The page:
The wholesale sector is at the forefront of productivity technologies, which automate activities such as order processing, billing, inventory control, procurement and route planning, and automated inventory management. The adoption of these technological advances has allowed the productivity of the sector to outperform the sector as a whole without a sector in relation to production per hour. In wholesale trade, there are some trends: despite the current economic recession in the United States, wholesale trade remains the blood of producers` lives, with industry growth exceeding GDP growth. However, the sector is not immune to the current economic recession. For their part, most manufacturers continue to rely on wholesale trade to deliver products to their customers, as they can offer more services to their customers because of their local presence, rapid response and flexibility. In the 19 sectors mentioned above, there is a wide range of publicly traded wholesalers. Yahoo! Finance reports a significant dispersion of profit multiplier prices in all sectors. For example, it is reported that public pharmaceutical wholesalers have an average price of 9.7, while wholesalers currently have an average price of 12.6 for food and food services. Sector averages for valuation multipliers vary depending on the overall performance of SOEs within the sector.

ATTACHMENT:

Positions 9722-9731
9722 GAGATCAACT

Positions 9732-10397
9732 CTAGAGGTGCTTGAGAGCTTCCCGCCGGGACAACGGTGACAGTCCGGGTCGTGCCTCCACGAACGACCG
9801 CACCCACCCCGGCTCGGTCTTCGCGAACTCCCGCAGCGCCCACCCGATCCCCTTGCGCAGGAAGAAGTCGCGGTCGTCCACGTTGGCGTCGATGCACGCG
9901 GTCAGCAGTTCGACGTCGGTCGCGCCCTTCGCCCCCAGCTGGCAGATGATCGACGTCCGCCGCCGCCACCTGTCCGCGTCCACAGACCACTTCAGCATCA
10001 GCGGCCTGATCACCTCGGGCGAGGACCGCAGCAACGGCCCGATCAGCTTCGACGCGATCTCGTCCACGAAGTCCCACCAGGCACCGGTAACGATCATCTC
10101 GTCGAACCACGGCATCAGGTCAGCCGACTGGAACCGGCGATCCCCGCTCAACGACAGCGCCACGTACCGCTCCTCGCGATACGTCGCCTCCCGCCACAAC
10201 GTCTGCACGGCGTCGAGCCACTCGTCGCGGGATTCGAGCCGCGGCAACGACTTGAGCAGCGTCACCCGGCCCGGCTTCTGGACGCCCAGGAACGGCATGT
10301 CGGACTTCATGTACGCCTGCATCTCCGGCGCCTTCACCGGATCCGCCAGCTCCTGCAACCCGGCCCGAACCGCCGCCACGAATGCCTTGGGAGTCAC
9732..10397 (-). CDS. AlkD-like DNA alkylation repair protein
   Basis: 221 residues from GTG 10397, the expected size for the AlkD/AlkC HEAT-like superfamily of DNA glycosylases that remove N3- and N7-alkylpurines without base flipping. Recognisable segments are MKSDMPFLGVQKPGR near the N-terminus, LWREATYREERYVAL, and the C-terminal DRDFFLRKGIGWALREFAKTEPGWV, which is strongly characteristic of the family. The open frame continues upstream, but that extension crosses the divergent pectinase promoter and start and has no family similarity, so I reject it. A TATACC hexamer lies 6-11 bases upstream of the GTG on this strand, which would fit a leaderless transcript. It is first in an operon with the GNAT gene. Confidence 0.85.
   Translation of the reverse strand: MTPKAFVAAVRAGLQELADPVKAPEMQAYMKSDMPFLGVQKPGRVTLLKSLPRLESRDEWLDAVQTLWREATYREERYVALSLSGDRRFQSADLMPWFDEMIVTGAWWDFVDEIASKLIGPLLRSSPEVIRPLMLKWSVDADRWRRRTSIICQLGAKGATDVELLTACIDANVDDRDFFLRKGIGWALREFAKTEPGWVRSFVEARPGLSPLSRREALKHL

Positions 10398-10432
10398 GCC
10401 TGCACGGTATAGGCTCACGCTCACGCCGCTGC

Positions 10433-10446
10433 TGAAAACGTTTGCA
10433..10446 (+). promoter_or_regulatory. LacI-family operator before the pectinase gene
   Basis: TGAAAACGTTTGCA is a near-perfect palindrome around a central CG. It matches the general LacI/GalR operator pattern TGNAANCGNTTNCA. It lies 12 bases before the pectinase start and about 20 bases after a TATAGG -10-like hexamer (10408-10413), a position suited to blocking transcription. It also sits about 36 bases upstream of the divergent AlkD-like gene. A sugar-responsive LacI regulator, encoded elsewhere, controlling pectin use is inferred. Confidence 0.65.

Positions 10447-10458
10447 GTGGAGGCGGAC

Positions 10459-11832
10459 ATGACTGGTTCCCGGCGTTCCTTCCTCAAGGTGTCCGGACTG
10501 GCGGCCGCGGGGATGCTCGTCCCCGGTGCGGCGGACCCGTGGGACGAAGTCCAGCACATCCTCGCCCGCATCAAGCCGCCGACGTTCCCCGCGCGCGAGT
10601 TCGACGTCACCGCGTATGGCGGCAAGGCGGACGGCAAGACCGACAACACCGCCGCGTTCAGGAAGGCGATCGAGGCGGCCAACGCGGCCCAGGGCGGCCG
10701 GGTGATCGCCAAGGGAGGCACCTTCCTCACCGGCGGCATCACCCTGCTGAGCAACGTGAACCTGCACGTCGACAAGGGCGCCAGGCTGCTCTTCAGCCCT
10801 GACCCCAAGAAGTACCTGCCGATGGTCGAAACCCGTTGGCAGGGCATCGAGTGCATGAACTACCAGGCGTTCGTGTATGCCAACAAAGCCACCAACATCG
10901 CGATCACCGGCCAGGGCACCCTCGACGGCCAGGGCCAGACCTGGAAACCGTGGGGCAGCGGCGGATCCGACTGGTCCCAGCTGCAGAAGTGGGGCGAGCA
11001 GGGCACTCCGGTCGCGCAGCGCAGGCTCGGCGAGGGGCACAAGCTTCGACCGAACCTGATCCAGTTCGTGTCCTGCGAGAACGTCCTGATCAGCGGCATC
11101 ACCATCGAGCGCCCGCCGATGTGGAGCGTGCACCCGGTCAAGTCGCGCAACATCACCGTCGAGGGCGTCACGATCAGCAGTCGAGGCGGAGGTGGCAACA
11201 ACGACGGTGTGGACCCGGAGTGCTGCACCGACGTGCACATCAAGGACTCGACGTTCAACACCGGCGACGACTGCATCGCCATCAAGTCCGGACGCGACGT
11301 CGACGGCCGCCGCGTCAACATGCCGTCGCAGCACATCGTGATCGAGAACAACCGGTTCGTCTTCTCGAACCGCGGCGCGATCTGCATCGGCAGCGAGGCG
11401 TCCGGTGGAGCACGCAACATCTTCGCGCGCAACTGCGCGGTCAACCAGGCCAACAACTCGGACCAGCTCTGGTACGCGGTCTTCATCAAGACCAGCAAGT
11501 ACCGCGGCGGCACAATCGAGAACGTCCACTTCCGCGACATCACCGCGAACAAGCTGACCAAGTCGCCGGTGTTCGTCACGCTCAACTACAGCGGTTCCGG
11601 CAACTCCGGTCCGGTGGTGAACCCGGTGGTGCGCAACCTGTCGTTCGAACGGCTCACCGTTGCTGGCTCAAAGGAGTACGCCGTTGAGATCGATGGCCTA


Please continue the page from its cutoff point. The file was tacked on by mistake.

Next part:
When selecting and using publicly traded comparable wholesale companies, it is important to select companies that are reasonably close to the specialized company in terms of the products offered, the markets served, the financial performance and the size of the business. Wholesale trade is an important force that serves almost every sector of the U.S. economy. The industry serves as a means of transferring many products from the manufacturer or manufacturer to retail stores, exporters or even other wholesalers. In general, there are two economic models for wholesale trade. These models are often referred to as wholesale and wholesale electronics markets. Wholesalers sell both durable and unsustainable goods and take possession of these goods while waiting for their sale to customers. Wholesale electronics markets, including agents and brokers, act on behalf of buyers and sellers of goods, but generally do not assume ownership or possession of the goods for sale. Transactions under this business model are often made through the Electronic Data Interchange (EDI).